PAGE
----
On remand, ALJ Pritchett abandoned the June 27, 2002, onset date and found that disability did not occur until August 22, 2005. (R. 21-32). Prior to August 22, 2005, plaintiff was found to have the following severe impairments: reading disorder, disorder of written expression, chronic obstructive pulmonary disease (COPD), and alcohol abuse and dependence. (R. 23 and 30). As of August 22, 2005, two additional severe impairments were added: essential tremors and neck pain with a limited range of motion. (R. 26, 28 and 30-31). August 22, 2005, was the date that Dr. Raymond Leung, M.D., issued a consultative physical evaluation (R. 411-419), and Dr. Harry Deppe, Ph.D., issued a psychological consultative evaluation (R. 420-423).

Although the ALJ's 2006 decision noted that plaintiff had "mild" tremors in June 2002, they were characterized as "moderate" on August 22, 2005, and evidence prior to that date did not support the conclusion the tremors had more than a minimal effect on plaintiff's ability to perform basic work activities. (R. 23). As of August 22, 2005, plaintiff had mild but constant head tremors that moderately interfered with his ability to sustain a steady gaze. (R. 28). A similar time lag was noted between when plaintiff first exhibited neck pain and minimal osteoarthritic changes in 1999, and August 22, 2005, when plaintiff's range of motion and subjective complaints were deemed a severe impairment. (R. 23-24).

ALJ Pritchett's 2006 decision noted that, although plaintiff alleged disability since February 15, 2000, he did not seek medical treatment until January 8, 2003, when he sought a physical for purposes of obtaining disability benefits. (R. 25). The ALJ highlighted that Dr. Robbins's report reflected that plaintiff had not seen a doctor in many years and that plaintiff had no medical history to discuss. (R. 25 and 372-373). The ALJ surveyed the subjective and objective evidence and, with the aid of medical expert Dr. William Houser, found there was no evidence of qualifying disability before August 22, 2005. (R. 23-28).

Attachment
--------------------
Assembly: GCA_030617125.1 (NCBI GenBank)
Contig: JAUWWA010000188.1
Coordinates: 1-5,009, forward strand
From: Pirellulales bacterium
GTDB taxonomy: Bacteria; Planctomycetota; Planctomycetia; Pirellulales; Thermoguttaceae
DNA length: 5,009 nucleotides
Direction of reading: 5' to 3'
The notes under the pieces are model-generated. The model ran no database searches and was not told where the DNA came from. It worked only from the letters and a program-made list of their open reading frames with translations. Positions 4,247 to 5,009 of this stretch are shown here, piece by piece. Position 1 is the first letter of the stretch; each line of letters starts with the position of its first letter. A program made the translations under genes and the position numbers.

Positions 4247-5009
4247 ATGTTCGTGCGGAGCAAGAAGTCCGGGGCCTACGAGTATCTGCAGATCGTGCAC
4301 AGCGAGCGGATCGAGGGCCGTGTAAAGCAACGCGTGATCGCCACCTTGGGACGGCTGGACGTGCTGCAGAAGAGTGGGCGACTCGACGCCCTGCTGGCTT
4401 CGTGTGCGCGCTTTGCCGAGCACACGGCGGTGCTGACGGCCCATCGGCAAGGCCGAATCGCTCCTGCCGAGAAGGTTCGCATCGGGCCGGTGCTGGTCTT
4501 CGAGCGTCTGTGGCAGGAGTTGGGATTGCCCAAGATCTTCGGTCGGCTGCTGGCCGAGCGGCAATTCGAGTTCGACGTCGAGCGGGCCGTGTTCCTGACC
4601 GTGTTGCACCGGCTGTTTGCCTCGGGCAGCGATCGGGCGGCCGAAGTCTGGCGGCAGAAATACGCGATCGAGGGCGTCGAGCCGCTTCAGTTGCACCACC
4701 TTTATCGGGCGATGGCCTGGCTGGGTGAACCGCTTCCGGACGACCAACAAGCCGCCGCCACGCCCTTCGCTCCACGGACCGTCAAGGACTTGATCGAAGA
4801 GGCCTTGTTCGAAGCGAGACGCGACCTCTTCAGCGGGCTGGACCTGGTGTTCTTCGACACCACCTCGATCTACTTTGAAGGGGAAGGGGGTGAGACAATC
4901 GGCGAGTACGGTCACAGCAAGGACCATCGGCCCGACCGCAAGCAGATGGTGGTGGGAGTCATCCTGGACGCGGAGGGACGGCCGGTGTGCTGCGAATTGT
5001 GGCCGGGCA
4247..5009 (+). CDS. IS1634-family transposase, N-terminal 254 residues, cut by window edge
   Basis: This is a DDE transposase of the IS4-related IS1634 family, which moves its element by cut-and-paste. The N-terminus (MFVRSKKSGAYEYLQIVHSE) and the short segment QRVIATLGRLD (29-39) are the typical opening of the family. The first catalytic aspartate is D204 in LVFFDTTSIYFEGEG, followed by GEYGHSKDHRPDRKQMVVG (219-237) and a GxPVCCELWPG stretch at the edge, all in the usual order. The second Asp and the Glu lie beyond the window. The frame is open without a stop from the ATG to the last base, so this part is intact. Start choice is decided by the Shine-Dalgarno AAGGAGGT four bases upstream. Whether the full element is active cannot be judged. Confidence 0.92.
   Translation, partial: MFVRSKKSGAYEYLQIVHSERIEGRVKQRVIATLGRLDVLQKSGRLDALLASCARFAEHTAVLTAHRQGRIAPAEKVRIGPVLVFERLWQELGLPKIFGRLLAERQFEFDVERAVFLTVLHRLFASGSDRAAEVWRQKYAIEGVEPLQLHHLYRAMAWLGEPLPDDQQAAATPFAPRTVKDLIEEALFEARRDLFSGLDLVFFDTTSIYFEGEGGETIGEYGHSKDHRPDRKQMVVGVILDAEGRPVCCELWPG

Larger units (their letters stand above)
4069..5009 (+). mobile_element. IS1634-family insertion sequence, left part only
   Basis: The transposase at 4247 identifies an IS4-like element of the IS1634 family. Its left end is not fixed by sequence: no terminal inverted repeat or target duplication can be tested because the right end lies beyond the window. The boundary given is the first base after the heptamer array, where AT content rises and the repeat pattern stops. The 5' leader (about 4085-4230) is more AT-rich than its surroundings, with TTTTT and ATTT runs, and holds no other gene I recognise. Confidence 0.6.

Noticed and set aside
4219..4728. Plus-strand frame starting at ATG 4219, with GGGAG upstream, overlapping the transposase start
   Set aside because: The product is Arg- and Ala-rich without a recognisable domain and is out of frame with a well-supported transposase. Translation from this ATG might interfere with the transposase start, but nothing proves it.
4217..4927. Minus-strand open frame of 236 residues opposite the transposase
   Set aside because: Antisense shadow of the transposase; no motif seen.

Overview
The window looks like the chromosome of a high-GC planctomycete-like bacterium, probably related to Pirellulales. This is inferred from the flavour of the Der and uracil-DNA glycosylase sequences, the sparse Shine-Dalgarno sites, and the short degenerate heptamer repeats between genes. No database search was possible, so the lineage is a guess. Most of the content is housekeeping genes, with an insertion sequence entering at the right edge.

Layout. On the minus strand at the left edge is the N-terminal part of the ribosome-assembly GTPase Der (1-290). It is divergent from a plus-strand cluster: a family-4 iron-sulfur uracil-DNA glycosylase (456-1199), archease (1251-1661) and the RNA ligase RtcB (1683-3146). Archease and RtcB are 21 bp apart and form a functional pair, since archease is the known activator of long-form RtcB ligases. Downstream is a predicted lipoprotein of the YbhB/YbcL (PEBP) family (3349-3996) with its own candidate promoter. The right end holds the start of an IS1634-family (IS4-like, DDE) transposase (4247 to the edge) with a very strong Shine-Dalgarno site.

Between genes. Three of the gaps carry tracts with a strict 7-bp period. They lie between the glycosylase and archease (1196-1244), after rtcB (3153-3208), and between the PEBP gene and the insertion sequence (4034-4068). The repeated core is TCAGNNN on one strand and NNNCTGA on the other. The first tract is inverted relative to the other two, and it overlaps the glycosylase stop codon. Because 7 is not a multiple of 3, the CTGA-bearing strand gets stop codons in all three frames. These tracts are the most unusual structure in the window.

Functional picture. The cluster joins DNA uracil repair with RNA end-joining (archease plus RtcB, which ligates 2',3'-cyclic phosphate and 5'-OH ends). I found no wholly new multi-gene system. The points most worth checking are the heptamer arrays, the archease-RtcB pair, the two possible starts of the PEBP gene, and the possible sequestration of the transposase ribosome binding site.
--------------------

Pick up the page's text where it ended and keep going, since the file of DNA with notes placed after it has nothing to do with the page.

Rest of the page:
At the time of the second decision, plaintiff was 50 years old and "closely approaching advanced age; for the period prior to August 22, 2005, plaintiff was "younger." (R. 29).

Plaintiff only completed the 11th grade, taking special education classes, and he had a vocational history of semi-skilled work with no transferable skills. (R. 29). From a physical standpoint, prior to August 22, 2005, plaintiff was found to be capable of lifting and carrying 20 pounds occasionally and 10 pounds frequently, standing and/or walking and sitting for up to six hours out of an eight-hour workday. (R. 28). Only occasional exposure to temperature extremes and respiratory irritants (dust, fumes and gases) was prescribed, and plaintiff was further limited to unskilled work where reading, writing and mathematics were not required. (R. 28). Based on those factors, plaintiff was found to have the residual functional capacity for a significant range of light work. (R. 28 and 31).

However, that vocational base was further eroded by non-exertional limitations. (R. 29). From a psychological standpoint, the ALJ concluded plaintiff had only mild limitation upon activities of daily living and maintaining social functioning, and moderate limitation on his ability to maintain concentration, persistence or pace. (R. 29).

Relative to the period prior to August 22, 2005, the ALJ cited the testimony of vocational expert Dr. Thomas Upton that the following jobs remained available to a person with the aforementioned profile: kitchen helper (5,100 light jobs in Ill.); machine tender (1,600 light jobs and 1,700 sedentary jobs in Ill.); laundry worker (2,000 light jobs and 1,900 sedentary jobs in Ill.); and assembler (37,900 light jobs and 8,000 sedentary jobs in Ill.). (R. 30). The ALJ asserted that the vocational expert had stated that there were no conflicts with the Dictionary of Occupational Titles. (R. 30). For the period after August 22, 2005, the ALJ relied upon Dr. Upton's testimony that the addition of a constant mild tremor that moderately interfered with the ability to sustain a steady gaze would preclude the aforementioned jobs. (R. 30).

On September 11, 2006, the Appeals Council declined plaintiff's request for review, thereby making ALJ Pritchett's March 8, 2006, decision the ...